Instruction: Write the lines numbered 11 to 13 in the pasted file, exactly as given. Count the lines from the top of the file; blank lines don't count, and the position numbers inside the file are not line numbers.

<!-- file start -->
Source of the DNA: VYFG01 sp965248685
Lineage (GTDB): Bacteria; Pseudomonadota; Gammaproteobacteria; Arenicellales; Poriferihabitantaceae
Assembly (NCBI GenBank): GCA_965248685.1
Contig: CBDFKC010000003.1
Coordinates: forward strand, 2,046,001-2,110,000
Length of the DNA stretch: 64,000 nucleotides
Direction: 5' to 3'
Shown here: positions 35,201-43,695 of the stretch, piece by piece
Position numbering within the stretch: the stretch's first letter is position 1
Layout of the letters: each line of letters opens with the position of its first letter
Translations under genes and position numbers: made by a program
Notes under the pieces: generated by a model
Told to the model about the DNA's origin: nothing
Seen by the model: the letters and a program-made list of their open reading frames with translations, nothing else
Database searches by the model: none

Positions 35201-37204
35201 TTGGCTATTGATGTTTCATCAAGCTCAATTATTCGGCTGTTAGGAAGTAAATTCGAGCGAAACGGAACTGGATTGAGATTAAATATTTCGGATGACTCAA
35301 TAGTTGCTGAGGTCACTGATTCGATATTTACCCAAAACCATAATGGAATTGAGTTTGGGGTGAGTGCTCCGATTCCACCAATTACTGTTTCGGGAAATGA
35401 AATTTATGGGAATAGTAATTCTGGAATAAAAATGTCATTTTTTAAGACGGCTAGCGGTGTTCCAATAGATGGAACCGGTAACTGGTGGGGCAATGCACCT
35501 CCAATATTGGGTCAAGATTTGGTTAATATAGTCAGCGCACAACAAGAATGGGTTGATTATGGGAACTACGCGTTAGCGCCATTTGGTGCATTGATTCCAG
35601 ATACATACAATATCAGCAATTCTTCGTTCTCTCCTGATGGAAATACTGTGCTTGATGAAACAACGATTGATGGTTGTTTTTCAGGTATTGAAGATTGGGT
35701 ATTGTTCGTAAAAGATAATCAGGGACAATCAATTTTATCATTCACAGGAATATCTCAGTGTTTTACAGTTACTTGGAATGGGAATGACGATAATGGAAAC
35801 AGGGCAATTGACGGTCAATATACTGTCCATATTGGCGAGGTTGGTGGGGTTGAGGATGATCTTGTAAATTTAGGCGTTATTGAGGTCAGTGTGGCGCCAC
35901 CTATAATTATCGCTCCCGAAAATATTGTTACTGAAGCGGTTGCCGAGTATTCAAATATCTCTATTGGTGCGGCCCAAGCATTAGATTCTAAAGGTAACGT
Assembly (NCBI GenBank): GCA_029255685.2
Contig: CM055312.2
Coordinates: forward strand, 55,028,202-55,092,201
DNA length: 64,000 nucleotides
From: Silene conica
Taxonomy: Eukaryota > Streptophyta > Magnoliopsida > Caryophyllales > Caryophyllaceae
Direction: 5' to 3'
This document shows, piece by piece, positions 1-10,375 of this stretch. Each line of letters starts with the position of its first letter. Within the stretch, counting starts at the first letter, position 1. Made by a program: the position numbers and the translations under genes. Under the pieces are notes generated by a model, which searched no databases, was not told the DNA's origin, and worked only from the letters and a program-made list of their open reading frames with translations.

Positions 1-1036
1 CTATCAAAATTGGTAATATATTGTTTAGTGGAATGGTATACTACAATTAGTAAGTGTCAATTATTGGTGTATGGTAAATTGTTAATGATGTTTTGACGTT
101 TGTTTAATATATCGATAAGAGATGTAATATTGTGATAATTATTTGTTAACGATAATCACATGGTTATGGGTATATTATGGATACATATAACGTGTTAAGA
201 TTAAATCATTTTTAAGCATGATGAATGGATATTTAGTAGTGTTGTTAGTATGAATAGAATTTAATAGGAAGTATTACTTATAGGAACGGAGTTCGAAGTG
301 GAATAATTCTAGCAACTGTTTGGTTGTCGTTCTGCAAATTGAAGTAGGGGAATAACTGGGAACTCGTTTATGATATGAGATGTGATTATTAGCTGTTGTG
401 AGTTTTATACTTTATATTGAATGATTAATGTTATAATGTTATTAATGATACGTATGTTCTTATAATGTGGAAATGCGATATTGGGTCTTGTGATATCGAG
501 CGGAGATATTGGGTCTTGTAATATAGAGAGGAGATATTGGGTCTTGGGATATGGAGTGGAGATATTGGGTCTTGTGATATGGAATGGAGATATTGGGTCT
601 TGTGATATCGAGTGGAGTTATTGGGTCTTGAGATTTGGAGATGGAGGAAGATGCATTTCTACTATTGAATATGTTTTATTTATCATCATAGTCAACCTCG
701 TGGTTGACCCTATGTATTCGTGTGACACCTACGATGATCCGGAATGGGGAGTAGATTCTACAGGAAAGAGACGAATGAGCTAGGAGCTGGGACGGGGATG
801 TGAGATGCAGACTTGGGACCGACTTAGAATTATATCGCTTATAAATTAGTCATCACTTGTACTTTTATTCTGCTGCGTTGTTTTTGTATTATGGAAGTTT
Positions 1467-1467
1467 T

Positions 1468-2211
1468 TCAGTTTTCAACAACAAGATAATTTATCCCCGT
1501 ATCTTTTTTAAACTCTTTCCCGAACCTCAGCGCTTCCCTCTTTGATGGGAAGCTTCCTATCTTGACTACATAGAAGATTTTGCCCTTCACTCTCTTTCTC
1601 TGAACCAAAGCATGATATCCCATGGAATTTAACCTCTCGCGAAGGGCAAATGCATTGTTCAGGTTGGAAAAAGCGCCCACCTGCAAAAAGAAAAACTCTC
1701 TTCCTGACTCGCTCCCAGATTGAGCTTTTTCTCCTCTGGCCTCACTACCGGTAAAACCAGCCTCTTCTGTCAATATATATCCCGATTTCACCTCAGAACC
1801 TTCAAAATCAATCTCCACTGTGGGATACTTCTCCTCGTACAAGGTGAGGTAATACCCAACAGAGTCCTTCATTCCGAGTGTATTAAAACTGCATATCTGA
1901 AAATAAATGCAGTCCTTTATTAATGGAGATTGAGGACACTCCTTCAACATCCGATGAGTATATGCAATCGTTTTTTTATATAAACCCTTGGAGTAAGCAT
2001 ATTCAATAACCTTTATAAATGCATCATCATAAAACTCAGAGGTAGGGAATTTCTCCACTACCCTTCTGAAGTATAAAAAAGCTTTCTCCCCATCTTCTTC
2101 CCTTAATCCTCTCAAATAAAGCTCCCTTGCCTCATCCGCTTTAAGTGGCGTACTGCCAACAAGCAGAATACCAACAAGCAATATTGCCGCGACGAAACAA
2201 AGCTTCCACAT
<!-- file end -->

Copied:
Translations under genes and position numbers: made by a program
Notes under the pieces: generated by a model
Told to the model about the DNA's origin: nothing